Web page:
Effects of climate and forest management on the water and nitrogen status of European beech regeneration and understorey vegetation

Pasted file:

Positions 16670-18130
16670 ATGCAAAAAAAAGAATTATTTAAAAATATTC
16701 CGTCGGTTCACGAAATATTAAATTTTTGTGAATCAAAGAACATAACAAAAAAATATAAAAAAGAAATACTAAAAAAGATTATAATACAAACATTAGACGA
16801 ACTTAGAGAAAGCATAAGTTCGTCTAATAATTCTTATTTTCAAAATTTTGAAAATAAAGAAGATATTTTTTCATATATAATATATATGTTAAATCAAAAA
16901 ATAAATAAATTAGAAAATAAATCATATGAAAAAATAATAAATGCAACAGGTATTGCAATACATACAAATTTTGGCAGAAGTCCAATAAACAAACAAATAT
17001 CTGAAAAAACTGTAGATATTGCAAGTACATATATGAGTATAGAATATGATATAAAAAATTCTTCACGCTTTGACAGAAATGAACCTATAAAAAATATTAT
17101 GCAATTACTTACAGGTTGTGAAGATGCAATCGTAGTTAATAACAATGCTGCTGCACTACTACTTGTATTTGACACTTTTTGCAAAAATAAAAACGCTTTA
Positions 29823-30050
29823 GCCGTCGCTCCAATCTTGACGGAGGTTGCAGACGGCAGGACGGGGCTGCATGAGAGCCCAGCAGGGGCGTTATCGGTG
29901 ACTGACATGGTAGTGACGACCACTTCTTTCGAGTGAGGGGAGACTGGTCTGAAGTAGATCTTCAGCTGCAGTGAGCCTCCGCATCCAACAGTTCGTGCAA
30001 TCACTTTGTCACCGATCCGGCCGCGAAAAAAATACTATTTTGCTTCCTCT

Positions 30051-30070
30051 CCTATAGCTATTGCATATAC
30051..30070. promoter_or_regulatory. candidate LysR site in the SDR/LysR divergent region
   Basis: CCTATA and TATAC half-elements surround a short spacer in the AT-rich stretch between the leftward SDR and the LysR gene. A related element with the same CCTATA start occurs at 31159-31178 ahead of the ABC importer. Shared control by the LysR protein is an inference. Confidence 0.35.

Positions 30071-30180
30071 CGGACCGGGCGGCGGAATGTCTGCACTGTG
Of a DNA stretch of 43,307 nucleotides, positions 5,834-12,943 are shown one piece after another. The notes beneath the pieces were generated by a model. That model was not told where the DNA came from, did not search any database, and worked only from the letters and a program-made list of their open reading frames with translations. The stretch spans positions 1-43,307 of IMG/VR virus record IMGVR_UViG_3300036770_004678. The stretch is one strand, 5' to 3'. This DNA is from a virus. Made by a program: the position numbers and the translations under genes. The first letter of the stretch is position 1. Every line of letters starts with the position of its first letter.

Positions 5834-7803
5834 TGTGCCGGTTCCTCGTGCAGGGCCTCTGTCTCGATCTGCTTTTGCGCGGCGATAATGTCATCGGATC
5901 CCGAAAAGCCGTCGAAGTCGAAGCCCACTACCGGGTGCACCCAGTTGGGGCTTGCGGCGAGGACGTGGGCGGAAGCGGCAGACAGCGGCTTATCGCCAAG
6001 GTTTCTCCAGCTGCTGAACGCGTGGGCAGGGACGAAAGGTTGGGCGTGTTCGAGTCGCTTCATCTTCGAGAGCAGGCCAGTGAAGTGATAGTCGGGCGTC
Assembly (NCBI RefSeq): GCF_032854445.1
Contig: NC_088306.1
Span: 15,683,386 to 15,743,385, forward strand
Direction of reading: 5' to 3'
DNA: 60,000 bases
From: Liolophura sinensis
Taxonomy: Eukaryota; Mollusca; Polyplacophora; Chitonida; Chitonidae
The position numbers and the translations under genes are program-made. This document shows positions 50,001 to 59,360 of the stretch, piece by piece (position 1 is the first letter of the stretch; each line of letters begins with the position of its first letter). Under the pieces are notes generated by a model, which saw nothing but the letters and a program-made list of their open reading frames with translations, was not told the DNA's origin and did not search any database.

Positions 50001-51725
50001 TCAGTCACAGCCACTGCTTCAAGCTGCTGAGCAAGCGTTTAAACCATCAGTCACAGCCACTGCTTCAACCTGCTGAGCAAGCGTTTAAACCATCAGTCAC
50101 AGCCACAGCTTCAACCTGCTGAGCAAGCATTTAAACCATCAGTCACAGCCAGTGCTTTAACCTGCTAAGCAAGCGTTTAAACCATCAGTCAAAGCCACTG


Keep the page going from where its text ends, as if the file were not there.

Human activities result in climate changes with various impacts on forest ecosystems. An increase in global surface temperature, compared to pre-industrial levels, is already recorded and further elevation is expected. Extreme events, such as hot and dry periods, would increase in frequency and duration in near future. Due to the low adaptive capacity of forest ecosystems to rapid climate changes, high priority is given to the assessment of their responses. Particularly, studies on forests dominated by the drought susceptible European beech, especially when grown on limestone-derived soils with low water storage capacity, being common in Central and Southern Europe, are important. Moreover, climate models emphasize the significance of management practices for the adaptation to the expected changes, since they could contribute to the mitigation of possible adverse effects of climate change. The present study assessed the effects of different climatic conditions on the nitrogen and water status of natural beech regeneration grown in managed (thinned) and not managed (control) stands in a forest in Southern Germany. A SW-exposed site, characterized by low water availability and high temperature and radiation interception, was regarded as representative of the climate conditions expected in the future, whereas a NE-exposed site was used as typical of present climatic conditions...
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